Flavin reductase P: structure of a dimeric enzyme that reduces flavin.Tanner, J.J., Lei, B., Tu, S.C., Krause, K.L.
(1996) Biochemistry 35: 13531-13539
- PubMed: 8885832
- DOI: 10.1021/bi961400v
- PubMed Abstract:
- Crystallization and Preliminary Crystallographic Analysis of Nadph:Fmn Oxidoreductase from Vibrio Harveyi
Tanner, J.,Lei, B.,Liu, M.,TU, S.C.,Krause, K.L.
(1994) J.Mol.Biol. 241: 283
We report the structure of an NADPH:FMN oxidoreductase (flavin reductase P) that is involved in bioluminescence by providing reduced FMN to luciferase. The 1.8 A crystal structure of flavin reductase P from Vibrio harveyi was solved by multiple isomo ...
We report the structure of an NADPH:FMN oxidoreductase (flavin reductase P) that is involved in bioluminescence by providing reduced FMN to luciferase. The 1.8 A crystal structure of flavin reductase P from Vibrio harveyi was solved by multiple isomorphous replacement and reveals that the enzyme is a unique dimer of interlocking subunits, with 9352 A2 of surface area buried in the dimer interface. Each subunit comprises two domains. The first domain consists of a four-stranded antiparallel beta-sheet flanked by helices on either side. The second domain reaches out from one subunit and embraces the other subunit and is responsible for interlocking the two subunits. Our structure explains why flavin reductase P is specific for FMN as cofactor. FMN is recognized and tightly bound by a network of 16 hydrogen bonds, while steric considerations prevent the binding of FAD. A flexible loop containing a Lys and an Arg could account for the NADPH specificity. The structure reveals information about several aspects of the catalytic mechanism. For example, we show that the first step in catalysis, which is hydride transfer from C4 of NADPH to cofactor FMN, involves addition to the re face of the FMN, probably at the N5 position. The limited accessibility of the FMN binding pocket and the extensive FMN-protein hydrogen bond network are consistent with the observed ping-pong bisubstrate--biproduct reaction kinetics. Finally, we propose a model for how flavin reductase P might shuttle electrons between NADPH and luciferase.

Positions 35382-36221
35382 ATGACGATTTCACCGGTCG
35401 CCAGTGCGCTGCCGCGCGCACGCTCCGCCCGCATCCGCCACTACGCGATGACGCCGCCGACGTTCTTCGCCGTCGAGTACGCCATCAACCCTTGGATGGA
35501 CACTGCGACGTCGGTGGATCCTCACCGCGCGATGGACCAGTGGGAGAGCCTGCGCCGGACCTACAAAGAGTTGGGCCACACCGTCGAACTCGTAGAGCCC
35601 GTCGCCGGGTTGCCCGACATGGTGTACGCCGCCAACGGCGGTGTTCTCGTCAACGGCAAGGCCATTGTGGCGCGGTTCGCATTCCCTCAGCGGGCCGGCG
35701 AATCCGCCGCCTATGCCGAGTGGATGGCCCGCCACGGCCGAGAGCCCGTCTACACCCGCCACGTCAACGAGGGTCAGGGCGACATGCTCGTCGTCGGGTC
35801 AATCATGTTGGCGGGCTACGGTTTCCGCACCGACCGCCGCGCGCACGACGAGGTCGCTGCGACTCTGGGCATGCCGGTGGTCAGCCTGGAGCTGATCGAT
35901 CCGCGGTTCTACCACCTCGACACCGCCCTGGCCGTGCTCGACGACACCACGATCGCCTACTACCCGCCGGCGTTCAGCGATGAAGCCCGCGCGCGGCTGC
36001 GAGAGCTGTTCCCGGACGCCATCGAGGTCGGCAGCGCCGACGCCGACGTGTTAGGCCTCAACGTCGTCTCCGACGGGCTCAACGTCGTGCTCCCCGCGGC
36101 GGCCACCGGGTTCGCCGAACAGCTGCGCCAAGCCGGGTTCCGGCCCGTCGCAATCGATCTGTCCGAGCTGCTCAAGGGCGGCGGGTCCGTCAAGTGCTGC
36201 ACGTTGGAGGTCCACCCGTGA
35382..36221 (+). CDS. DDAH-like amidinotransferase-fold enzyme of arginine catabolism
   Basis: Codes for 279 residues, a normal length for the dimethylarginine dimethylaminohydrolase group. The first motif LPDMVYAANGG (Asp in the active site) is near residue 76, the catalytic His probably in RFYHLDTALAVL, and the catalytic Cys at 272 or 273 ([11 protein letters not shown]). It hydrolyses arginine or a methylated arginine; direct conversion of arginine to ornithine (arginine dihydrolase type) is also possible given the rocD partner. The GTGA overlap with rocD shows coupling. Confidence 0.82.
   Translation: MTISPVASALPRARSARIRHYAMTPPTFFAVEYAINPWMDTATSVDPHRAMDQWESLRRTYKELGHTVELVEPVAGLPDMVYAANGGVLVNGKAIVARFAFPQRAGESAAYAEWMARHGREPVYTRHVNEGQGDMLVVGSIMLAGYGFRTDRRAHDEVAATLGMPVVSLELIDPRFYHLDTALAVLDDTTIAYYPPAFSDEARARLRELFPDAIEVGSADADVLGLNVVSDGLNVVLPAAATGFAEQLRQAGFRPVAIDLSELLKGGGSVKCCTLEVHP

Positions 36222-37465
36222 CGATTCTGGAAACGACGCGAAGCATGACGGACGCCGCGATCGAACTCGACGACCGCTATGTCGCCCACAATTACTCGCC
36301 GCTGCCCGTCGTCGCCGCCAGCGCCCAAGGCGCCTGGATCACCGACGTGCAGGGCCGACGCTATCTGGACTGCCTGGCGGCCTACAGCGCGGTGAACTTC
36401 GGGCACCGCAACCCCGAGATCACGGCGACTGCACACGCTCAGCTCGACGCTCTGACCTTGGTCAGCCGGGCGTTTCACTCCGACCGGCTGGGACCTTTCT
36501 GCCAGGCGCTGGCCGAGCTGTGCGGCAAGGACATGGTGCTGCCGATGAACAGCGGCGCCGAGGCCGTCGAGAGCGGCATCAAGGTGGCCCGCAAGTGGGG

Department of Biochemical and Biophysical Sciences, University of Houston, Texas 77204-5934, USA.